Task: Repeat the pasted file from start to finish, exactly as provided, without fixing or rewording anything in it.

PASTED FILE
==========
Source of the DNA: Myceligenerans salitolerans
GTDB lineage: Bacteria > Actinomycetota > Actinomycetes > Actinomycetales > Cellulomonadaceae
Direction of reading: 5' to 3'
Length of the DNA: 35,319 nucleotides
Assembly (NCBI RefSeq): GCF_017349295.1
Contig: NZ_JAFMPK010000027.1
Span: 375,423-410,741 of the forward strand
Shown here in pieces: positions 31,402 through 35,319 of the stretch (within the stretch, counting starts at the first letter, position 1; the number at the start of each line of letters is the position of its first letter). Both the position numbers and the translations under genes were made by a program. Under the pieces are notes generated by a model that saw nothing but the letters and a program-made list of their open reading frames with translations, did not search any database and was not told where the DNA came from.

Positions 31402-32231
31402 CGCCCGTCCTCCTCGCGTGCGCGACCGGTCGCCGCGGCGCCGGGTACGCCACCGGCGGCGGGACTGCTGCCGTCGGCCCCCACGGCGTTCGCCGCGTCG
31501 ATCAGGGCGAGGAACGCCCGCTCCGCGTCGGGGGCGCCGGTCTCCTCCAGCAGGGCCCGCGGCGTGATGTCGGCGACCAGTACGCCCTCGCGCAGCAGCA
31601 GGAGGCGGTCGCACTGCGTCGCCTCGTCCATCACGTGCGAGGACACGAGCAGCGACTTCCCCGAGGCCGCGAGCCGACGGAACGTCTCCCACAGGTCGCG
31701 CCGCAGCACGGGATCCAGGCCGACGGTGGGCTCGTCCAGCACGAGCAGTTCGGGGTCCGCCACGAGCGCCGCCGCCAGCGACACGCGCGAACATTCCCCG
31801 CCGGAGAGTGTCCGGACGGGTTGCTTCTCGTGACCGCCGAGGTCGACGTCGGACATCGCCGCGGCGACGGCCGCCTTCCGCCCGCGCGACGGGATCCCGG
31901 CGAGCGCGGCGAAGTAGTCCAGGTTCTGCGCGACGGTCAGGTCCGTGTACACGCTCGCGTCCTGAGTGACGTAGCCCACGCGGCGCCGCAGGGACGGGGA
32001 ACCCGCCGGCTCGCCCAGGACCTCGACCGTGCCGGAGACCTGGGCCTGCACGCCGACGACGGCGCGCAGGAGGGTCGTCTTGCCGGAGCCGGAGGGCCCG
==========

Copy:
Source of the DNA: Myceligenerans salitolerans
GTDB lineage: Bacteria > Actinomycetota > Actinomycetes > Actinomycetales > Cellulomonadaceae
Direction of reading: 5' to 3'
Length of the DNA: 35,319 nucleotides
Assembly (NCBI RefSeq): GCF_017349295.1
Contig: NZ_JAFMPK010000027.1
Span: 375,423-410,741 of the forward strand
Shown here in pieces: positions 31,402 through 35,319 of the stretch (within the stretch, counting starts at the first letter, position 1; the number at the start of each line of letters is the position of its first letter). Both the position numbers and the translations under genes were made by a program. Under the pieces are notes generated by a model that saw nothing but the letters and a program-made list of their open reading frames with translations, did not search any database and was not told where the DNA came from.

Positions 31402-32231
31402 CGCCCGTCCTCCTCGCGTGCGCGACCGGTCGCCGCGGCGCCGGGTACGCCACCGGCGGCGGGACTGCTGCCGTCGGCCCCCACGGCGTTCGCCGCGTCG
31501 ATCAGGGCGAGGAACGCCCGCTCCGCGTCGGGGGCGCCGGTCTCCTCCAGCAGGGCCCGCGGCGTGATGTCGGCGACCAGTACGCCCTCGCGCAGCAGCA
31601 GGAGGCGGTCGCACTGCGTCGCCTCGTCCATCACGTGCGAGGACACGAGCAGCGACTTCCCCGAGGCCGCGAGCCGACGGAACGTCTCCCACAGGTCGCG
31701 CCGCAGCACGGGATCCAGGCCGACGGTGGGCTCGTCCAGCACGAGCAGTTCGGGGTCCGCCACGAGCGCCGCCGCCAGCGACACGCGCGAACATTCCCCG
31801 CCGGAGAGTGTCCGGACGGGTTGCTTCTCGTGACCGCCGAGGTCGACGTCGGACATCGCCGCGGCGACGGCCGCCTTCCGCCCGCGCGACGGGATCCCGG
31901 CGAGCGCGGCGAAGTAGTCCAGGTTCTGCGCGACGGTCAGGTCCGTGTACACGCTCGCGTCCTGAGTGACGTAGCCCACGCGGCGCCGCAGGGACGGGGA
32001 ACCCGCCGGCTCGCCCAGGACCTCGACCGTGCCGGAGACCTGGGCCTGCACGCCGACGACGGCGCGCAGGAGGGTCGTCTTGCCGGAGCCGGAGGGCCCG